World Toilet Day, which falls on 19 November, is an occasion recognised by the UN and designed to raise awareness of the physical, emotional and psychological consequences of living without clean sanitation.
This World Toilet Day, Domestos and UNICEF are highlighting the effects of inadequate sanitation on children’s education. Poor access to sanitation and unsanitary toilets cause children in developing countries to take over 443 million sick days every year – the equivalent of every British child missing three months of school.
Innovation, research and development
In a blog post for the Thomson Reuters Foundation, Nitin Paranjpe, Unilever’s president of Home Care, says: “With brands that reach 2 billion people every day, Unilever can play an active role in achieving the sanitation goal.
”When people gain the benefits of a clean toilet, they demand a cleaner environment. For us this fosters innovation, research and development – much of this aimed at making hygiene and sanitation available and affordable.”
Through the partnership with UNICEF, 1.32 million people have been reached with behaviour change sanitation programmes since 2012, meaning that 655,000 people now live in villages that are free from open defecation and have access to sanitation facilities.
Women and girls in these villages now have basic sanitation, ensuring that they have the freedom to relieve themselves without the risk of shame, harassment or attack. Thanks to the global partnership between Unilever, Domestos and UNICEF, 68,000 schoolchildren have benefited from sanitation and hygiene education programmes, meaning fewer sick days and more children staying in school. But the job isn’t done yet. By 2020, Domestos wants to help 25 million people worldwide gain improved access to a toilet.
Domestos Toilet Academy
The Domestos Toilet Academy helps local micro-entrepreneurs to establish businesses to install and maintain toilets in their communities. In the short term, it provides jobs, while longer term it stimulates the local economy and eventually becomes self-sustaining.
With two academies in Vietnam, the programme is now also gathering momentum in India, where nearly half of the population defecate in the open. The Academy works through a network of about 100 entrepreneurs and has reached more than 50,000 people across Odisha and Maharashtra, and the programme is expanding into Madhya Pradesh and Bihar.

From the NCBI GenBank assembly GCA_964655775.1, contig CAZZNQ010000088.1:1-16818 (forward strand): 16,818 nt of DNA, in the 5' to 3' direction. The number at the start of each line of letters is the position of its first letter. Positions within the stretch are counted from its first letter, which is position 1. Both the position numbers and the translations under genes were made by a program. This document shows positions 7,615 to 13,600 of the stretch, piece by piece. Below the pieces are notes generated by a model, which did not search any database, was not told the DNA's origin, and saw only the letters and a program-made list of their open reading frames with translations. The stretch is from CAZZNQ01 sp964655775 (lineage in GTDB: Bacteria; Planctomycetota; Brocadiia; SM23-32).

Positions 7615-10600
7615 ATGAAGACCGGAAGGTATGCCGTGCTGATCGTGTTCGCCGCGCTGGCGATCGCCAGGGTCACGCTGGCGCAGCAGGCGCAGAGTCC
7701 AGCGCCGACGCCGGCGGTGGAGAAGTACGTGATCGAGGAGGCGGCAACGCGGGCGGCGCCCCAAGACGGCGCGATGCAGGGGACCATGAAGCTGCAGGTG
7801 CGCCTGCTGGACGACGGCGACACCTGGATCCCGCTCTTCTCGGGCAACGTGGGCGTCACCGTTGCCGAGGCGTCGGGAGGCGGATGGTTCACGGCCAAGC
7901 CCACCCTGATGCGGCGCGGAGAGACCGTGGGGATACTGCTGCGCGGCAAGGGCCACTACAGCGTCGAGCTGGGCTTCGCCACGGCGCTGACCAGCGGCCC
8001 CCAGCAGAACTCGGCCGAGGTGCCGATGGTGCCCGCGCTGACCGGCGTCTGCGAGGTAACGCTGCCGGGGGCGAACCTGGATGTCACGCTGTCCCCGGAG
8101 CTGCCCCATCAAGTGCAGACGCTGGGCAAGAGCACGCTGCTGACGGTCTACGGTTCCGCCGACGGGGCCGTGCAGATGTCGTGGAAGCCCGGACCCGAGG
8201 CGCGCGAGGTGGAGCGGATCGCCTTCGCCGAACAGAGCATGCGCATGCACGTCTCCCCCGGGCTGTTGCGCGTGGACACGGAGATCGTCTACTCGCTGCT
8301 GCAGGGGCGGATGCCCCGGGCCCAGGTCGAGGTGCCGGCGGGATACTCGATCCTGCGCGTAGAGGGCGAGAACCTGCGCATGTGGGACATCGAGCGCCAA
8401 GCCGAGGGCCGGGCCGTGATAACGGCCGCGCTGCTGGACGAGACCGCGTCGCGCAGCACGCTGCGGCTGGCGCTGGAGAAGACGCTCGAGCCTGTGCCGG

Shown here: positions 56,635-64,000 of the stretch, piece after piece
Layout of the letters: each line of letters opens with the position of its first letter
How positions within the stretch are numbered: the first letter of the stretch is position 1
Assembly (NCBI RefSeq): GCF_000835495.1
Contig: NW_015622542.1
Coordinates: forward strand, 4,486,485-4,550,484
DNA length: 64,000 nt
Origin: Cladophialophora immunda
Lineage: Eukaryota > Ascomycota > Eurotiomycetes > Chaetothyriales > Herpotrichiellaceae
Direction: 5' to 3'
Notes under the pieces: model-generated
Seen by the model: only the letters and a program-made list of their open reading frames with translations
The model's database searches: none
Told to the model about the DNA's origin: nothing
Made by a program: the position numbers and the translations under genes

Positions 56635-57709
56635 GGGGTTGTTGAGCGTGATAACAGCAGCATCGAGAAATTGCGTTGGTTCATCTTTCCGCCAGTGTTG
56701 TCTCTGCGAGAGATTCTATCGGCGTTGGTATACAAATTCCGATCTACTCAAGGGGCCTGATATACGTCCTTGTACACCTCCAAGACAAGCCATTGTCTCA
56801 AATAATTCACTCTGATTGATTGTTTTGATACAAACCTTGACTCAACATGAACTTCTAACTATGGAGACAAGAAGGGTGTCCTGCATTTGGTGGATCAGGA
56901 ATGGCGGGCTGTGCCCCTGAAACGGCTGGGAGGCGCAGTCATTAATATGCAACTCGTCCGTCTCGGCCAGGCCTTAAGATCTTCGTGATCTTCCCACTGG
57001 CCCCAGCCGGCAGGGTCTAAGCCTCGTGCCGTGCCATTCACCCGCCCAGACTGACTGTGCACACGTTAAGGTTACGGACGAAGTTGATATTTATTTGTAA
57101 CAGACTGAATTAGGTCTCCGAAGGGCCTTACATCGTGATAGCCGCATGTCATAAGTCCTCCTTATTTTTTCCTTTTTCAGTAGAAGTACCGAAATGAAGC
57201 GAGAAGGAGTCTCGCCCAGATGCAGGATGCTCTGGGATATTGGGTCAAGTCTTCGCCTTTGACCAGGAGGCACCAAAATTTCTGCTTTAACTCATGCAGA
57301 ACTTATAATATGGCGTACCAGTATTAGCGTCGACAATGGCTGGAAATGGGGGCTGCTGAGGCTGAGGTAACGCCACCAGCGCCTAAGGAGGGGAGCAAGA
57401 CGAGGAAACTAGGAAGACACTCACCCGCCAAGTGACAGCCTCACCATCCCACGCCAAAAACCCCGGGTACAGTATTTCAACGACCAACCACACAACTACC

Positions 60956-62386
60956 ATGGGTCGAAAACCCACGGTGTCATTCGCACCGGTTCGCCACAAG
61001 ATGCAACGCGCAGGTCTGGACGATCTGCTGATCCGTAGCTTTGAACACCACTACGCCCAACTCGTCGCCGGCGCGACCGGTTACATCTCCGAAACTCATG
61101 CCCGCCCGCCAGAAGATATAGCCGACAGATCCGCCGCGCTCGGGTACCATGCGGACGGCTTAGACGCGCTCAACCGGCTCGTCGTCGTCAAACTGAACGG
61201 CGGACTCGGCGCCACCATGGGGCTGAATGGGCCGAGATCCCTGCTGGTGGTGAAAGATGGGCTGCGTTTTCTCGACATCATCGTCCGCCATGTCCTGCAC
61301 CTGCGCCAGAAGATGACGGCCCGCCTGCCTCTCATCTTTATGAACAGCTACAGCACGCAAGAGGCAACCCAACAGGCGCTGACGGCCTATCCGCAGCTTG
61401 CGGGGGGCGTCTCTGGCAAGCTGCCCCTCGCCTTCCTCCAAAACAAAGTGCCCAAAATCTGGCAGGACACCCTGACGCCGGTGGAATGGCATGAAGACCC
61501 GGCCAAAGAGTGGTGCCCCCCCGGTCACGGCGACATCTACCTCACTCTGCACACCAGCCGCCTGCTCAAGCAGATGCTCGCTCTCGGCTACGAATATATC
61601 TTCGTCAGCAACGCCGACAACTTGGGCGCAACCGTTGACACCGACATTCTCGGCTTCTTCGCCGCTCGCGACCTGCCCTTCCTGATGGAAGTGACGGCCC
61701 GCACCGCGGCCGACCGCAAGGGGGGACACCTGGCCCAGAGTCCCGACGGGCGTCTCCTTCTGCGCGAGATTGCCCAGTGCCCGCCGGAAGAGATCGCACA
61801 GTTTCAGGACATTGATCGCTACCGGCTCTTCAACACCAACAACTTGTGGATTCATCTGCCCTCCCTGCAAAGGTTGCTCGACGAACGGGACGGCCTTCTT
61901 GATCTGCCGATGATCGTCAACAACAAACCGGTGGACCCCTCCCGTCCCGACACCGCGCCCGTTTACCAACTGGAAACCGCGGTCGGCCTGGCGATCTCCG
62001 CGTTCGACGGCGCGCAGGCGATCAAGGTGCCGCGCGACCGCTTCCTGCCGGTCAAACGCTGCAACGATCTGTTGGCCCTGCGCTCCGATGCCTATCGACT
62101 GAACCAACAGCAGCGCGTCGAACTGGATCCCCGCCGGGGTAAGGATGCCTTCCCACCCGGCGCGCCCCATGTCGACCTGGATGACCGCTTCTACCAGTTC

We can always do more
“Sanitation is one of the world’s greatest challenges,” concludes Nitin Paranjpe. “It’s not acceptable that in the 21st century 2.4 billion people do not use a basic toilet. Through our programmes, I’ve seen the real difference we can make first hand to people’s lives, not just putting a band aid on the problem, but offering long-term sustainable solutions. I’m pleased with the progress we’re making, but we can always do more.”
The Global Goals this year were especially important for Domestos, as they drew attention to the sanitation crisis. In September, world leaders signed the Global Goals – a roadmap for global development until 2030 – at the United Nations General Assembly
Goal 6’s aim is to achieve access to “adequate and equitable sanitation and hygiene for all and end open defecation, paying special attention to the needs of women and girls and those in vulnerable situations” by 2030.
Again this year, Unilever has been invited to join the United Nations high-level panel for this World Toilet Day. We will speak and highlight our commitment to addressing the sanitation crisis through our Domestos partnership programmes.
You can help Domestos raise awareness of the urgent need to improve sanitation by sharing this video. On 19 November, join the #WorldToiletDay conversation and tell everyone why #WeCantWait to make sure everyone everywhere has access to a clean, safe toilet.
Join the #WorldToiletDay conversation and tell everyone why #WeCantWait to make sure everyone everywhere has access to a clean, safe toilet.